Saturday, August 2, 2014

Wearing two hats this week

I'm late posting because this week has seen me on both sides of the camera. I'm still casting for my talk show, so I'm wearing a casting director hat, and I had an audition for a popular TV show with one of my favorite casting directors.

Whenever I have to cast something I'm creating, I get a whole new appreciation to the CD's job. Besides talking to some great actors, I also get the flakes (they either never show up for the audition, or call at the last minute to cancel or reschedule). And many of these attach the most enthusiastic notes to their submissions: "This is perfect me!" "I really would like to do this show!!!", etc.

I know this is just a little internet show, with no pay for now, but you knew that when you submitted. And I've talked to major CDs and they get the same stuff - actors showing up late, or not showing up at all, or showing up unprepared.

Or, what really drives most CDs crazy - when the actor shows up to audition, and they look really different from their headshot. Like they call in a woman with long, blonde hair and she shows up with short, brown hair, and says "I decided to change my look, but I haven't had time to get new headshots." Or the guy with a beard shows up and he's shaved it "Oh, I can grow it back in a few weeks." Yeah, well the show shoots in four days. Or, he thinks that he's such a great actor that they will hire him and have the hair and makeup department put a beard on him. Unless you're a star, the answer is "No," they won't do that because it costs more money, it's a time-consuming hassle, and they can't be sure of how it will look until it's done and you're on the set. And there are usually a bunch of other actors - with beards - who can do the role as well.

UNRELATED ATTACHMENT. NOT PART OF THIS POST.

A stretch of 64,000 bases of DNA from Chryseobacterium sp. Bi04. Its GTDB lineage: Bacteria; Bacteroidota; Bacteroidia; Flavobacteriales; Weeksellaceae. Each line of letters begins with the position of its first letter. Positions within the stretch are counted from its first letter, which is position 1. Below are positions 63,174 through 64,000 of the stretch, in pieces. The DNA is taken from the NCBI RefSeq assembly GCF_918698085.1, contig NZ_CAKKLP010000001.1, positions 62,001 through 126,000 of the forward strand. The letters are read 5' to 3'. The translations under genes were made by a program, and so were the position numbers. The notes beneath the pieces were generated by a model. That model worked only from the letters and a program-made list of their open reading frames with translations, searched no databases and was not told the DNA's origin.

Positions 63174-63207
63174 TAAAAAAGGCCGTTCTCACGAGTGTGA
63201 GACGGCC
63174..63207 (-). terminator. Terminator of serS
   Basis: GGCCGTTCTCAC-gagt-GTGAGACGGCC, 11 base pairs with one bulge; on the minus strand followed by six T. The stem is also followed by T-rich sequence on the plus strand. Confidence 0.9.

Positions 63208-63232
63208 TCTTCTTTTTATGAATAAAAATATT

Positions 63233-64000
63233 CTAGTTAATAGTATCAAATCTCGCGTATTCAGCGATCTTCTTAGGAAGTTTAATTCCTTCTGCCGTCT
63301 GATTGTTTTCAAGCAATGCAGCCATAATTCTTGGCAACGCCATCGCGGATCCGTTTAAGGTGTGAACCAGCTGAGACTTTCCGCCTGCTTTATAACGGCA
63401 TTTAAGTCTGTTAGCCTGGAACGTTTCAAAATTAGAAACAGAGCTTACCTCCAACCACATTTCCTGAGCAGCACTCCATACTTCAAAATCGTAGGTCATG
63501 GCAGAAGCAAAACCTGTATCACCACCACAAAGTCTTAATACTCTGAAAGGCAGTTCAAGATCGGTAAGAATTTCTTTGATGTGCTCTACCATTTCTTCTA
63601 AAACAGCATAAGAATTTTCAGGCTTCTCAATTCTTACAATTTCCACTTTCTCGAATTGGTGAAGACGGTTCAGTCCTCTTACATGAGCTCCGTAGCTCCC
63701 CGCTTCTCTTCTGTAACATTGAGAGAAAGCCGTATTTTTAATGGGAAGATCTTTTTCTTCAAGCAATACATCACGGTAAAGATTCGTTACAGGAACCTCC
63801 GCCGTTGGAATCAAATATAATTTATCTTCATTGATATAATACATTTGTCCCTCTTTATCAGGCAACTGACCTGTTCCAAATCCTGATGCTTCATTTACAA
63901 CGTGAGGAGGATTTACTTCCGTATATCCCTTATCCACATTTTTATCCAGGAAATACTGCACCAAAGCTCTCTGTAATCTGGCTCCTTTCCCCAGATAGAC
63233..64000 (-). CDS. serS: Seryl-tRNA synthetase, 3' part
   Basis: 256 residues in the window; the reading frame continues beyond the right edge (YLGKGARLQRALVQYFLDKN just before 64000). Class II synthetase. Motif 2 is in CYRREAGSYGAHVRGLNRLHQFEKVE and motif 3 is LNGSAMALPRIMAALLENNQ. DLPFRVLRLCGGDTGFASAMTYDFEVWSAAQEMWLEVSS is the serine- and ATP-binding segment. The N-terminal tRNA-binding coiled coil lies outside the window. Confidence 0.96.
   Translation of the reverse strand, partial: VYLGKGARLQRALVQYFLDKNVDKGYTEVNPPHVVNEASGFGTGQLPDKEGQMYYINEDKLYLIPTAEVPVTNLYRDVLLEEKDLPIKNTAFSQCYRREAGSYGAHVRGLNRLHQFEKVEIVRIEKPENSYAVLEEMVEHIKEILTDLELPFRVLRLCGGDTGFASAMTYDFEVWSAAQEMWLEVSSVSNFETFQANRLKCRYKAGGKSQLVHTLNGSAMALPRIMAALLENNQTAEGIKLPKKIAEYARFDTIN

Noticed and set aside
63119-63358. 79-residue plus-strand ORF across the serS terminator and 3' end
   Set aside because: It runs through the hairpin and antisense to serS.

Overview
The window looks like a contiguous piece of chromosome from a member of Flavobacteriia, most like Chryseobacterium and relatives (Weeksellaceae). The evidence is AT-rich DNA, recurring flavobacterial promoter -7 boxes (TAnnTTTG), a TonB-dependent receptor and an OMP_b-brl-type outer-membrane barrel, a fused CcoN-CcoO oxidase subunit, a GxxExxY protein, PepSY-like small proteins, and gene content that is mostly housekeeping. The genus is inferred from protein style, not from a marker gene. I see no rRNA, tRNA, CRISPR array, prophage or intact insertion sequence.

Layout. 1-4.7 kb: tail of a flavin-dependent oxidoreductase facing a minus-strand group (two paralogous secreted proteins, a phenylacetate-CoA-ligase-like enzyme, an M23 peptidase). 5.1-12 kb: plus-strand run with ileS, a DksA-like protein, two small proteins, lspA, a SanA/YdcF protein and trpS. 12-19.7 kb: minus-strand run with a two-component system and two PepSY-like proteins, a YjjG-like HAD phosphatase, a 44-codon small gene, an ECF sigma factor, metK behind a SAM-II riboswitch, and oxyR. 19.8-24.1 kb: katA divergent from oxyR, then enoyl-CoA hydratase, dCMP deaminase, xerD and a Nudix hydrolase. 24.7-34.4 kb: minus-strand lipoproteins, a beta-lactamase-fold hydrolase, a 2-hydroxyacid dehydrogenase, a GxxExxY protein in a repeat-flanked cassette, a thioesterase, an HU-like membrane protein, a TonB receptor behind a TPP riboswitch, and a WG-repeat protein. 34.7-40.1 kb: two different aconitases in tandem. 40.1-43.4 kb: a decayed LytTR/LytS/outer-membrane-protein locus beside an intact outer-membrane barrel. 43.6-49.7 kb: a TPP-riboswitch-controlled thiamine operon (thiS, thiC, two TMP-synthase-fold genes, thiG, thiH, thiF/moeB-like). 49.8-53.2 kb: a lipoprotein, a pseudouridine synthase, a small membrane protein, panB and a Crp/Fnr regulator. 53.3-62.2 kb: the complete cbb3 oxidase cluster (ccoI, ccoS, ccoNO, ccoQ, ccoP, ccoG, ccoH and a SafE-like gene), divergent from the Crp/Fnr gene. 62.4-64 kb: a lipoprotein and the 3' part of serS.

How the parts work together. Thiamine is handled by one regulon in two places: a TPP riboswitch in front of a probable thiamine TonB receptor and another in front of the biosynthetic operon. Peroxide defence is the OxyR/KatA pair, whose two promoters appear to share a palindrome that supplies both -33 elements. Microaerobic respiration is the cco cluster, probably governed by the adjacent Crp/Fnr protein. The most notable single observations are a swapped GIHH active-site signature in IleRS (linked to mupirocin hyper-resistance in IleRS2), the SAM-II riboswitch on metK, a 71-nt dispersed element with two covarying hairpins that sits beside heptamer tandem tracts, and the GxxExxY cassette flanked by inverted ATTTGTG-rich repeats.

I know I sound all grumpy on this post, and like I said, some of the actors I've heard from are great, but I lose patience quickly when it comes to actors who think this business is all a game and that you don't have to act like a professional. Yes, acting should be fun and creative, but it's also a business - people are spending time and money to put you on camera, even if it is only for a little internet talk show.

And me? Well, I'll confess - I have shown up for auditions late a few times, but that's usually only if there's a window of time. And once or twice I've not been as prepared as I would have liked. But I try to remember times like this when I'm wearing the CD's hat, and do my best to be professional when a CD has been good enough to call me in and take their time to audition me.



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